Hilandar

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"Chilandar" redirects here. For the village in Iran, see Chilandar, Iran.
Hilandar
Хиландар
Χιλανδαρίου
Hilan2.jpg
External view of the monastery.
Hilandar is located in Mount Athos
Hilandar
Location within Mount Athos
Monastery information
Full name Holy Monastery of Hilandar
Order Serbian Orthodox Church (Ecumenical Patriarchate of Constantinople)
Established 1198
Dedicated to Three-handed Theotokos (Virgin Mary)
People
Founder(s) Saint Sava and Saint Symeon
Site
Location Mount Athos, Greece
Coordinates 40°20′46″N 24°07′08″E / 40.346111°N 24.118889°E / 40.346111; 24.118889
Public access Men only

The Hilandar Monastery (Serbian Cyrillic: Манастир Хиландар, pronounced [xilǎndaːr], Greek: Μονή Χιλανδαρίου) is the Serbian Orthodox monastery on Mount Athos in Greece. It was founded in 1198 by first Archbishop of the Serbian Orthodox Church Saint Sava and his father, Serbian Grand Prince and founder of the Nemanjić dynasty Stefan Nemanja, who, after relinquishing his government duties, became a simple monk Symeon at Hilandar. It has been the focal point of Serbian religious and secular culture,[1] and "the first Serbian university".[2] It is ranked fourth in the Athonite hierarchy of 20 sovereign monasteries.[3] The Mother of God through her Icon of Three Hands (Trojeručica), is considered the abbess.[4]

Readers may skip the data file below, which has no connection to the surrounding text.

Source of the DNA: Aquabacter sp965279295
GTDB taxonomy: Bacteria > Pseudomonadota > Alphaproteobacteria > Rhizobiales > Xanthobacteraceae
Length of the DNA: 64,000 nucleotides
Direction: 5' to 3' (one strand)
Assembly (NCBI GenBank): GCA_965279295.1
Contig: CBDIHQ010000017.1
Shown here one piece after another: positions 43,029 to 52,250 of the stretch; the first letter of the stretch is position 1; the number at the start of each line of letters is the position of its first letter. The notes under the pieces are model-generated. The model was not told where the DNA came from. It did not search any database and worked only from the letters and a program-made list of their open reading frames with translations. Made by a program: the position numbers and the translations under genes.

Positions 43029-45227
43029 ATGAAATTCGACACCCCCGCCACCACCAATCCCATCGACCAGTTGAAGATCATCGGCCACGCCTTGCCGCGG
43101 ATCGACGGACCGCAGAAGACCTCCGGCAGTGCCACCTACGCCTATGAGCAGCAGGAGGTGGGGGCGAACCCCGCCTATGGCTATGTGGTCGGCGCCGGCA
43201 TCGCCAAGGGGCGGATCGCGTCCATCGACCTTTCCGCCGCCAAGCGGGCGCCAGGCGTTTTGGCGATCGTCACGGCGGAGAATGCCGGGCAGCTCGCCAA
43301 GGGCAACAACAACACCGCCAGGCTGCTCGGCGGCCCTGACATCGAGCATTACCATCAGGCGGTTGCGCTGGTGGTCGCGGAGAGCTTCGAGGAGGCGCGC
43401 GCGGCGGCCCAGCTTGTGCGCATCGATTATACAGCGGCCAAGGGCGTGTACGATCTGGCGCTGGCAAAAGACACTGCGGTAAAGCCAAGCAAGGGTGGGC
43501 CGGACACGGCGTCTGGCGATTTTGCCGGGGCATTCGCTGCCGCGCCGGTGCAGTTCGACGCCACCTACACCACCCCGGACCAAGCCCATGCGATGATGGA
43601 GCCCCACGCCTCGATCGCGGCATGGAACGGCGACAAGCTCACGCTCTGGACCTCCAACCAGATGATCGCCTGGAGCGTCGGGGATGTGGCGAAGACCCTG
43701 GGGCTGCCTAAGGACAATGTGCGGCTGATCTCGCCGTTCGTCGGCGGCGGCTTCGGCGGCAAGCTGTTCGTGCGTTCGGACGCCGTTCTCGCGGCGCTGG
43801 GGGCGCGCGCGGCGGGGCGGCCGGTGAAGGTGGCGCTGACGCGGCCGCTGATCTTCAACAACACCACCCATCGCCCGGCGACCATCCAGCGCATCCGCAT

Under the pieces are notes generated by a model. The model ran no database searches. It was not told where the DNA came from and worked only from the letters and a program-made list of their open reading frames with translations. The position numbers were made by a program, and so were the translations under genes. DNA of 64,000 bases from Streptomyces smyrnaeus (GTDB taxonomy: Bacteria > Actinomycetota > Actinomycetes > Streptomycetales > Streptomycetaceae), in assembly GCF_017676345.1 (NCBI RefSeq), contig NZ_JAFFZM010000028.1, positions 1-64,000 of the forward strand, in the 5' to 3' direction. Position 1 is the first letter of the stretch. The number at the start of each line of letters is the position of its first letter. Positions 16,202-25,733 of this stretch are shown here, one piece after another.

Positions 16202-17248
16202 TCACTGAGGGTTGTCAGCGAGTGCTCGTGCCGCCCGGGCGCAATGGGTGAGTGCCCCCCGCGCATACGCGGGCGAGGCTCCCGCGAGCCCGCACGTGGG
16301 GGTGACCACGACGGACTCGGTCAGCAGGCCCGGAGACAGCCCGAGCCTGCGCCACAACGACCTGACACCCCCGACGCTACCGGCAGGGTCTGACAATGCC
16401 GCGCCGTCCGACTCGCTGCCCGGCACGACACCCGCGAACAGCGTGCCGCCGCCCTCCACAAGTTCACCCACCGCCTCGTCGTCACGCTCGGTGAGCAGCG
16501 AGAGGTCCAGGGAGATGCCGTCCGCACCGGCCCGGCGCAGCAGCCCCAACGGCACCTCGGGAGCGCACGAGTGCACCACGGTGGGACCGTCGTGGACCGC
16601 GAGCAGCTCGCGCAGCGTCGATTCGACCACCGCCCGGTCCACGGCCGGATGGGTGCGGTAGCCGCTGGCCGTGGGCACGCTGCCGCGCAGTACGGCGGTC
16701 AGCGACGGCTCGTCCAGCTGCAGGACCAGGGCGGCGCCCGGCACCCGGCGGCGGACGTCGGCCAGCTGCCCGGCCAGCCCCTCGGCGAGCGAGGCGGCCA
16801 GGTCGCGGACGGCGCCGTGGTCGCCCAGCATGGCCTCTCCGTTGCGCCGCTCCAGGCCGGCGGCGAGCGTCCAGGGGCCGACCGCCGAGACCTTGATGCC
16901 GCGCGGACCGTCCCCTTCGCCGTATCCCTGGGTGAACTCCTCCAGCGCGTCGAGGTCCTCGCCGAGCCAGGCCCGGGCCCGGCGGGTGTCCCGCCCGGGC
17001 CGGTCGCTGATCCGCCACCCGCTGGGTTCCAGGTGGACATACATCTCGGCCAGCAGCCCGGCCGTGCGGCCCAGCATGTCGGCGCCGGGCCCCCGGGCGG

Etymology[edit]

The etymological meaning of the name "Hilandar" is possibly derived from chelandion, a type of Byzantine transport ship, whose skipper was called a "helandaris".[5]

Founding[edit]